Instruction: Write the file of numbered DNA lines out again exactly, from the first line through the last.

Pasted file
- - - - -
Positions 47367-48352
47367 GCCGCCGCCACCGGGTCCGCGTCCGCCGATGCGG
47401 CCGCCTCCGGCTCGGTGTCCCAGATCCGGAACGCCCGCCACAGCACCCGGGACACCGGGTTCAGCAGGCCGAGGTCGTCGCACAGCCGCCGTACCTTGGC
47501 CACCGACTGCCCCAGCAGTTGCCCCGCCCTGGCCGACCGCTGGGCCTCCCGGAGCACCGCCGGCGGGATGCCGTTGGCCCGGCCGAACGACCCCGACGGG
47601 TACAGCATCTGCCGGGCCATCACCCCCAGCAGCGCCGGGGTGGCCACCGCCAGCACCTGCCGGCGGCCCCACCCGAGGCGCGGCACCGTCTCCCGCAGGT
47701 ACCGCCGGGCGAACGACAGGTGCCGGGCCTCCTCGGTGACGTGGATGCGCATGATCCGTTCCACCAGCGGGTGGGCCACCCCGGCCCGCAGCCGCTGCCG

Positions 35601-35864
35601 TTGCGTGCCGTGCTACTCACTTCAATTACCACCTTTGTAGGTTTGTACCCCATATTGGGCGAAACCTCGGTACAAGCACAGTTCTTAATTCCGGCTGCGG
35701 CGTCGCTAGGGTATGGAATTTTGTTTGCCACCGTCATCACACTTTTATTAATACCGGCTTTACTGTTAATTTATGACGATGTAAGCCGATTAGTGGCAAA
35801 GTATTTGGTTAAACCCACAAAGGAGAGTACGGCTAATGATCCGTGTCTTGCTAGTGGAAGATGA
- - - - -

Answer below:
Positions 47367-48352
47367 GCCGCCGCCACCGGGTCCGCGTCCGCCGATGCGG
47401 CCGCCTCCGGCTCGGTGTCCCAGATCCGGAACGCCCGCCACAGCACCCGGGACACCGGGTTCAGCAGGCCGAGGTCGTCGCACAGCCGCCGTACCTTGGC
47501 CACCGACTGCCCCAGCAGTTGCCCCGCCCTGGCCGACCGCTGGGCCTCCCGGAGCACCGCCGGCGGGATGCCGTTGGCCCGGCCGAACGACCCCGACGGG
47601 TACAGCATCTGCCGGGCCATCACCCCCAGCAGCGCCGGGGTGGCCACCGCCAGCACCTGCCGGCGGCCCCACCCGAGGCGCGGCACCGTCTCCCGCAGGT
47701 ACCGCCGGGCGAACGACAGGTGCCGGGCCTCCTCGGTGACGTGGATGCGCATGATCCGTTCCACCAGCGGGTGGGCCACCCCGGCCCGCAGCCGCTGCCG

Positions 35601-35864
35601 TTGCGTGCCGTGCTACTCACTTCAATTACCACCTTTGTAGGTTTGTACCCCATATTGGGCGAAACCTCGGTACAAGCACAGTTCTTAATTCCGGCTGCGG
35701 CGTCGCTAGGGTATGGAATTTTGTTTGCCACCGTCATCACACTTTTATTAATACCGGCTTTACTGTTAATTTATGACGATGTAAGCCGATTAGTGGCAAA
35801 GTATTTGGTTAAACCCACAAAGGAGAGTACGGCTAATGATCCGTGTCTTGCTAGTGGAAGATGA